With rising unemployment and rampant economic uncertainty, more and more Brazilians are looking for alternative sources of income from cryptocurrency mining after the Covid crisis. GPU rigs are found even in slums, because relatively small investments can yield higher returns than the average Brazilian salary.

Pandemic and uncertainty make more Brazilians turn to cryptocurrency mining

The ongoing coronavirus pandemic has dealt a heavy blow to Brazil, and the country is one of the hardest-hit areas, with more than 450,000 deaths due to Covid-19. The National Bureau of Statistics announced earlier this year that in 2020, South America’s largest economy has shrunk by more than 4%, resulting in a record high unemployment rate in the past decade-14.3 million citizens are unemployed.

Unemployment rate hits record high, Brazil's household cryptocurrency mining peaks

Low or no pay, coupled with a bleak economic outlook, forced Brazilians to find new ways to earn a living. According to the latest report from Portal do Bitcoin, more and more people in the country are turning to crypto mining as an alternative source of income. Government data showing the surge in hardware imports and power consumption confirms this trend.

Profitability varies by size, but a 34-year-old student from Piumhi helped the crypto news media understand the economics of household mining. Expedito Felipe started to mint Ether (ETH) in January to “increase and diversify” his income, investing 47,000 reais (approximately $9,000) in equipment. His monthly income is 3,000 reais to 5,000 reais (approximately US$600 to US$900), and his electricity expenditure is only around US$100.

Without exact figures, it is difficult to accurately estimate the true scale of Brazilian household mining activities, but indirect indicators indicate that it is booming. Several Facebook groups with a large number of memberships are disseminating information about technology, and Youtube videos related to this topic have accumulated hundreds of thousands of views. According to some social media reports, even in Favilas, Brazil’s poorest community, rigs are mining.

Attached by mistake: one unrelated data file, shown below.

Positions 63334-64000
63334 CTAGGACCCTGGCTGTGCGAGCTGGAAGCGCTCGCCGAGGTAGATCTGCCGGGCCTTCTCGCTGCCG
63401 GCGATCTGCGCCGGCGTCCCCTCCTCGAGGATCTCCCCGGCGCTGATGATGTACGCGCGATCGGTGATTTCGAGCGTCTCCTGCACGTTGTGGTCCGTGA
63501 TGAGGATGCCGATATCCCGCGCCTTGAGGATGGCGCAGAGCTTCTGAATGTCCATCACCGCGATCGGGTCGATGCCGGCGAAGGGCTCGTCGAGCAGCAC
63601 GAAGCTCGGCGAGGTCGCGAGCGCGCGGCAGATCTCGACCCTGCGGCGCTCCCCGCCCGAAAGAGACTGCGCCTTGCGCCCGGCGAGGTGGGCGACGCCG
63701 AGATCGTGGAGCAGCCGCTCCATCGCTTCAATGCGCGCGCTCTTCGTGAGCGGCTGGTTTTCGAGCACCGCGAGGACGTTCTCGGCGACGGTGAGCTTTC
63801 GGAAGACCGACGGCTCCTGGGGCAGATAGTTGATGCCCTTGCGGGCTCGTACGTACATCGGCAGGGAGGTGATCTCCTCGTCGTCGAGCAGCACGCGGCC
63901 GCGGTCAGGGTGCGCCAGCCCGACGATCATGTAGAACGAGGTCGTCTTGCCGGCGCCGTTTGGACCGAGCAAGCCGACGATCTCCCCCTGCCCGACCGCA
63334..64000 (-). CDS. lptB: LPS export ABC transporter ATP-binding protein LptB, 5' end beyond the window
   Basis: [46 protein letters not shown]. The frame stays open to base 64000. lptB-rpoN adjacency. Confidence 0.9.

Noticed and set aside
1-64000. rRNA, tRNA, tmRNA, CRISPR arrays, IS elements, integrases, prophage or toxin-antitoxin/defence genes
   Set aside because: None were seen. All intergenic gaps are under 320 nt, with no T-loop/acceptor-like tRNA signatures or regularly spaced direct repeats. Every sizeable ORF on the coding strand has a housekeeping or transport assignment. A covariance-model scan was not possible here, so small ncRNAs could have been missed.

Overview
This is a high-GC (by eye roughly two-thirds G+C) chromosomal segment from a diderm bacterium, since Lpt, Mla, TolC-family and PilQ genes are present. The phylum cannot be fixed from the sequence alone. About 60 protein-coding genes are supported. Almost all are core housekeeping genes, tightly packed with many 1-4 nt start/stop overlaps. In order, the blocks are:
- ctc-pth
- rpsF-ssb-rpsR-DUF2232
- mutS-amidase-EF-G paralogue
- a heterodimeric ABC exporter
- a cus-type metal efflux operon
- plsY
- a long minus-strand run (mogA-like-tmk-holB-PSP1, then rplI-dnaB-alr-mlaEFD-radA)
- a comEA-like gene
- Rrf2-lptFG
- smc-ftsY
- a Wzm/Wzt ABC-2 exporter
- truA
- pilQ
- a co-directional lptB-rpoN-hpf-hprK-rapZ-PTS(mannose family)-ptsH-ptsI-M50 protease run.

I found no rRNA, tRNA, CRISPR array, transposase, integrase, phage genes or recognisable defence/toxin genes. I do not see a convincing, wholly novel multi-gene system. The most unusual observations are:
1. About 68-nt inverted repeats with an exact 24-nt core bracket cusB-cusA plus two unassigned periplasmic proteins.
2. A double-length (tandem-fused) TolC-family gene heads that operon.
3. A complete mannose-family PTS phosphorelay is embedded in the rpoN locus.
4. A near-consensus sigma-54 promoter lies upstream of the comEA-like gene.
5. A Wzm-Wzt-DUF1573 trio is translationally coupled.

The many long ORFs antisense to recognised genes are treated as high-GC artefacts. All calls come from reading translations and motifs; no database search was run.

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Brazil imported 20 million US dollars of video cards in the first quarter of this year

José Guilherme Silva Vieira, professor of economics at the Federal University of Paraguay, said that socio-economic issues such as unemployment, lack of opportunities and the devaluation of the Brazilian real can partly explain the prosperity of the cryptocurrency mining industry. . Return and cost are the factors that really arouse public interest. When doing Bitcoin to Portal, he elaborated:

The cost is defined by the equipment used and the expense. Mining consumes a lot of electricity. However, in the past 12 months, the overvaluation of cryptocurrencies has caused the return of this activity to drop sharply.

Graphics cards are an indispensable hardware element for home manning rigs, and Brazil’s imports have surged this year. According to data compiled by the Ministry of Industry, Foreign Trade and Services, Brazilian companies imported GPUs at a price of 106 million reais (over 20 million US dollars) in the first quarter alone, a four-fold increase over the same period in 2020.

Electricity consumption in some areas has also surged. The government has not issued an official statement linking the increased electricity consumption to cryptocurrency mining. However, Enel Distribuição São Paulo (Enel Distribuição São Paulo) in São Paulo, one of Brazil’s largest power distribution companies, has uncovered 69,000 grid thefts in 24 cities served by utilities in 2020 alone. This is an increase of nearly 20% over the previous year.

Is home cryptocurrency mining profitable in your country? Share your thoughts on this topic in the comments section below.

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Brazil, Brazilians, Brazilians, crypto, crypto mining, cryptocurrency, cryptocurrency, economy, ETH, Ethereum, slum, GPU, graphics card, import, miners, mining, mining equipment, uncertainty, unemployed, unemployed, Graphics card

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